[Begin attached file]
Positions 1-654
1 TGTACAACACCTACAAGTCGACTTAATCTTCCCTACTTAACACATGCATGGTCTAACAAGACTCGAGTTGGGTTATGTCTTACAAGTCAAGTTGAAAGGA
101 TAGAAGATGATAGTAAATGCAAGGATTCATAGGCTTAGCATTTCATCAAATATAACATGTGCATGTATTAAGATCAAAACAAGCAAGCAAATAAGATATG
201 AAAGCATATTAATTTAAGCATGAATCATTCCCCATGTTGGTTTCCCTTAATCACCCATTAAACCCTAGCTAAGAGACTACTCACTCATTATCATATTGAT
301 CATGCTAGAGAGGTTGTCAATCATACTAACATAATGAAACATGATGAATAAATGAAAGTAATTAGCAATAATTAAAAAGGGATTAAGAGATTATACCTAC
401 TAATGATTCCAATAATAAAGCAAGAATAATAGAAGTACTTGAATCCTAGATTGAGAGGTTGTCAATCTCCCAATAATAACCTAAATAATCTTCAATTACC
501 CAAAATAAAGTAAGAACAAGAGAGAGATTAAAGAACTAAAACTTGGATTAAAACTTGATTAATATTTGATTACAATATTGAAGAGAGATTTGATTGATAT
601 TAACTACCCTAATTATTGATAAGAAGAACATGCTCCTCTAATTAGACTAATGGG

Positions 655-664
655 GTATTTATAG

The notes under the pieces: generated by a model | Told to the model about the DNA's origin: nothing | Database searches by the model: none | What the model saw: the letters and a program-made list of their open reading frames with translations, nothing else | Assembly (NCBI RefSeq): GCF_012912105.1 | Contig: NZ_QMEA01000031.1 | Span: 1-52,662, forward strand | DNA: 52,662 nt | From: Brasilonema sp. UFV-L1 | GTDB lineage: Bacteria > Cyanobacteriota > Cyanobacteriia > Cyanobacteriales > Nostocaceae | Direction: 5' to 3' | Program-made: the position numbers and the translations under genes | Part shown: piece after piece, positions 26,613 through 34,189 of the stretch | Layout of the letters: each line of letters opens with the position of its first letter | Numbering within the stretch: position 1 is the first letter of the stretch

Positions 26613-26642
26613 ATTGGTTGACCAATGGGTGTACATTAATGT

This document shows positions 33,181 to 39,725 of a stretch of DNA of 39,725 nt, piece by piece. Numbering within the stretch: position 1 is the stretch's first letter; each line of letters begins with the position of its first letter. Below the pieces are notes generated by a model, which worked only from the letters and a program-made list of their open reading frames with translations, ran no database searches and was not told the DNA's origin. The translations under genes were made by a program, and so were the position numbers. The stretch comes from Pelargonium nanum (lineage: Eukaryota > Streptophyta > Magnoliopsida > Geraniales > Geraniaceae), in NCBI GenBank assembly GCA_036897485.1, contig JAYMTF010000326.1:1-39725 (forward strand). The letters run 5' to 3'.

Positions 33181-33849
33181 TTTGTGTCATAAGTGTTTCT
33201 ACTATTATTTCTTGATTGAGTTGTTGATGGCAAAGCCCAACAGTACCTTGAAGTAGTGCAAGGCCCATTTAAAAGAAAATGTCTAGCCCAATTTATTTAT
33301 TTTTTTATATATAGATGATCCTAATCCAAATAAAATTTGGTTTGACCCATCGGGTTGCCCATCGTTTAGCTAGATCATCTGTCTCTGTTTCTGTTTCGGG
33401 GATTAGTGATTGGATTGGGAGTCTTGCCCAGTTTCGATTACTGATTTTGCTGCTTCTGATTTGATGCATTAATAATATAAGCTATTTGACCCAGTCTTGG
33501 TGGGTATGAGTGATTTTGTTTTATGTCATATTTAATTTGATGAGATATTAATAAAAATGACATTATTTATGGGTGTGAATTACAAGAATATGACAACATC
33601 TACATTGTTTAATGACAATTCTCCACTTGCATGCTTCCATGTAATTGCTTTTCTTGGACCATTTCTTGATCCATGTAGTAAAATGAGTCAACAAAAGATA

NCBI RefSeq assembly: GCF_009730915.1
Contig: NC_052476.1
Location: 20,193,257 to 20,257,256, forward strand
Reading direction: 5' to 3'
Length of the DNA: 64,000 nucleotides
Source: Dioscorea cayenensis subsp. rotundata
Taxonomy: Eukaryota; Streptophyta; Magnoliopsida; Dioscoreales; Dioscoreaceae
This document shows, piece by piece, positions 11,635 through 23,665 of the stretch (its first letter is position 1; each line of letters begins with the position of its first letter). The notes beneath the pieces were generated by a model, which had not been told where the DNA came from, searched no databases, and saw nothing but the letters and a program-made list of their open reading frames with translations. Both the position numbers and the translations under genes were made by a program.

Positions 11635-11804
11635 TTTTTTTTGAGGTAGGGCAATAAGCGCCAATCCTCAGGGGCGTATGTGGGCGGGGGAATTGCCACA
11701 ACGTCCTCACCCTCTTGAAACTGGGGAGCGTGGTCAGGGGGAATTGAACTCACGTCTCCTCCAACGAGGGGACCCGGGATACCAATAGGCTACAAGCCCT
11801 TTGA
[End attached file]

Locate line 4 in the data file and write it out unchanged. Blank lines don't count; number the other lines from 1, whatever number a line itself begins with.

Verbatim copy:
201 AAAGCATATTAATTTAAGCATGAATCATTCCCCATGTTGGTTTCCCTTAATCACCCATTAAACCCTAGCTAAGAGACTACTCACTCATTATCATATTGAT